1 Department of Bioscience - Biodiversity and Conservation, Department of Bioscience, Science and Technology, Aarhus University2 Aberystwyth University3 Department of Bioscience - Biodiversity and Conservation, Department of Bioscience, Science and Technology, Aarhus University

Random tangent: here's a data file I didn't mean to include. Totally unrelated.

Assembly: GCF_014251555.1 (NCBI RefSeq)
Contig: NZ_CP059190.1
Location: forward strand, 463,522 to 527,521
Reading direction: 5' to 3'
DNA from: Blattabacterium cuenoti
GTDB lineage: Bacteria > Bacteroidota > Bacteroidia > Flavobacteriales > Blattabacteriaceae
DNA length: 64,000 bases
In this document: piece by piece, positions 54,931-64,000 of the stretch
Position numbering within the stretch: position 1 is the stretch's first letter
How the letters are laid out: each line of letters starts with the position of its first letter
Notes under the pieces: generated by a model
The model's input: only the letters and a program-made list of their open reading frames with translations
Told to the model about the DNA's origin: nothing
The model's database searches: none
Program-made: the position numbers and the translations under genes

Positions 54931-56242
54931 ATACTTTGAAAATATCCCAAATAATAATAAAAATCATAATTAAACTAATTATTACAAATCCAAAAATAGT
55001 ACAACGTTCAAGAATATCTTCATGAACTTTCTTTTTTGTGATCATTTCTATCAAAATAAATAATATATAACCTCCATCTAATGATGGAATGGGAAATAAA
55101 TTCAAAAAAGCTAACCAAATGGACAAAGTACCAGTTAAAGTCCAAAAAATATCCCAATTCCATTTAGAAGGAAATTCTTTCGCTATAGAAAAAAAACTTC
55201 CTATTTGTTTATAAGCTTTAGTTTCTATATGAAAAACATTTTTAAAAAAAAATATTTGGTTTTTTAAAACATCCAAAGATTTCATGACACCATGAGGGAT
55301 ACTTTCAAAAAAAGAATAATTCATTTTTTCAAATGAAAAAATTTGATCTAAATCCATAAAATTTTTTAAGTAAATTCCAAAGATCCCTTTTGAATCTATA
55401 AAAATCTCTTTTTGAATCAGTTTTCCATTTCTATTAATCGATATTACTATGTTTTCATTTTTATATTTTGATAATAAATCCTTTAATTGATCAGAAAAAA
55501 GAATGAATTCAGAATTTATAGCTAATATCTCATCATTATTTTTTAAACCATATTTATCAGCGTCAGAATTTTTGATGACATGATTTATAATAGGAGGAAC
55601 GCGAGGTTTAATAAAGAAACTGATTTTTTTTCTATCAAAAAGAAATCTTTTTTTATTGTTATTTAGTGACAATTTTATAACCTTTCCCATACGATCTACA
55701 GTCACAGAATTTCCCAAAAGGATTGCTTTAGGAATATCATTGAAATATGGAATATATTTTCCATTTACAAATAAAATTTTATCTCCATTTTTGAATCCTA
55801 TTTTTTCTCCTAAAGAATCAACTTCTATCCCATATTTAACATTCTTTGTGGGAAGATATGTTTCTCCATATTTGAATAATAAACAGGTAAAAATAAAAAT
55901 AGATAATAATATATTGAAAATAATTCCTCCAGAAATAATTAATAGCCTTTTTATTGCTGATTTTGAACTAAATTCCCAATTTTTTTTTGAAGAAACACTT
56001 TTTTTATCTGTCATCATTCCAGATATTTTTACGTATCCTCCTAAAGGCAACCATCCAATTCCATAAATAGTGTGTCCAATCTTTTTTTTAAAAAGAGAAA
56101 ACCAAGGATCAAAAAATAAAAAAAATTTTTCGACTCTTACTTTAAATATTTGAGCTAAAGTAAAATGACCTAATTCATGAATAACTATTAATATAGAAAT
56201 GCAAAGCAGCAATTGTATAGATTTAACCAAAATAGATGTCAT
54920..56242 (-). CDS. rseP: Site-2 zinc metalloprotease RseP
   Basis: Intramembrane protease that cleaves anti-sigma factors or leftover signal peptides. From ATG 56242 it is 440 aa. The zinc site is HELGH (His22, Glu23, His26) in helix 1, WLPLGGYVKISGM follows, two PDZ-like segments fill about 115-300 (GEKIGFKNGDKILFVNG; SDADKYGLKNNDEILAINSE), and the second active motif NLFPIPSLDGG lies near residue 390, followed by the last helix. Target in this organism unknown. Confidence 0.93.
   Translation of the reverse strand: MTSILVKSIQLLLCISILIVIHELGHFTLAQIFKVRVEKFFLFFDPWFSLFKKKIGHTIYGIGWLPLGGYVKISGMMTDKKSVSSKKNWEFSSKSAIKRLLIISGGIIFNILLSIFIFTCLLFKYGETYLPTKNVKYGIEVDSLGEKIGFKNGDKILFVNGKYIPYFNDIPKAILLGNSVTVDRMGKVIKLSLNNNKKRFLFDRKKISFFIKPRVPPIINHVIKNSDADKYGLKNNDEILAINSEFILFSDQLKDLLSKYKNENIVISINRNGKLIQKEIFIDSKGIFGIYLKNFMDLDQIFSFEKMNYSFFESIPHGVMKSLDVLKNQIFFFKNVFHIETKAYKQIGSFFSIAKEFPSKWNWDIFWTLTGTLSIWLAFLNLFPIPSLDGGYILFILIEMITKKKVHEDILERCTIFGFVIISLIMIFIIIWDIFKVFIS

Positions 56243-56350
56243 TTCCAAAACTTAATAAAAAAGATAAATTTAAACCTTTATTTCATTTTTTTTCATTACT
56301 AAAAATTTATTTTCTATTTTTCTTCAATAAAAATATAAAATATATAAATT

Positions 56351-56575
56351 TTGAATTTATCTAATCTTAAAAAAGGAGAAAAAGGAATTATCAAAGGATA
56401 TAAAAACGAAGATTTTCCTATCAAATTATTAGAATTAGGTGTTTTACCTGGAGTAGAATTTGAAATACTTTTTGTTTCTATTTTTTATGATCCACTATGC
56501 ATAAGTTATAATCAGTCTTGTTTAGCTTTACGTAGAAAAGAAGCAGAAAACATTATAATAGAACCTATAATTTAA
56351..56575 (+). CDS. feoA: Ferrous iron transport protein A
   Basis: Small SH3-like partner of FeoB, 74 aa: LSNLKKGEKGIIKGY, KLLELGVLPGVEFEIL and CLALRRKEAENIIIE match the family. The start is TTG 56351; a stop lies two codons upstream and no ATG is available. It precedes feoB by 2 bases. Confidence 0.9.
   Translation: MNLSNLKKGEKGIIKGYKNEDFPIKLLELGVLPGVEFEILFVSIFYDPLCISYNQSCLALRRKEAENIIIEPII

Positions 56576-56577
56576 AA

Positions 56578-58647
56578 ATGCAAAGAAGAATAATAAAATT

The Evolve model was used to simulate the relationship between soil fertility and species diversity, and between diversity and yield. In the first set of simulations, the effect of soil nutrient status (N=15-225 in arbitrary units of soil fertility) on the ability of diversity to evolve was investigated. Mutations in life history traits were allowed to occur in 1 of 500 propagules. In simulation 1, diversity was allowed to evolve under intense grazing. In simulation 2, the community of species that had evolved at the end of each of the first set of simulations were transplanted into a fertile environment (N=225). Each of these communities was then allowed to interact for a further 100 years, but this time with no mutations occurring. In the final year of the simulation, the aboveground biomass of the grassland was recorded on a monthly basis. At the end of the first set of simulations, the evolution of species diversity was more pronounced in grasslands with the most fertile soil. These highly fertile and diverse grasslands produced the highest levels of biomass, while grasslands characterized by low levels of species diversity and soil fertility produced almost no biomass. After 100 years of plant competition in the second set of simulations, June biomass production was found to be weakly and negatively correlated with species richness. However, when total annual biomass production was considered, the highest yields were observed to be associated with the most diverse grasslands. These diverse communities were consistently more productive across the entire year than the less diverse grasslands.
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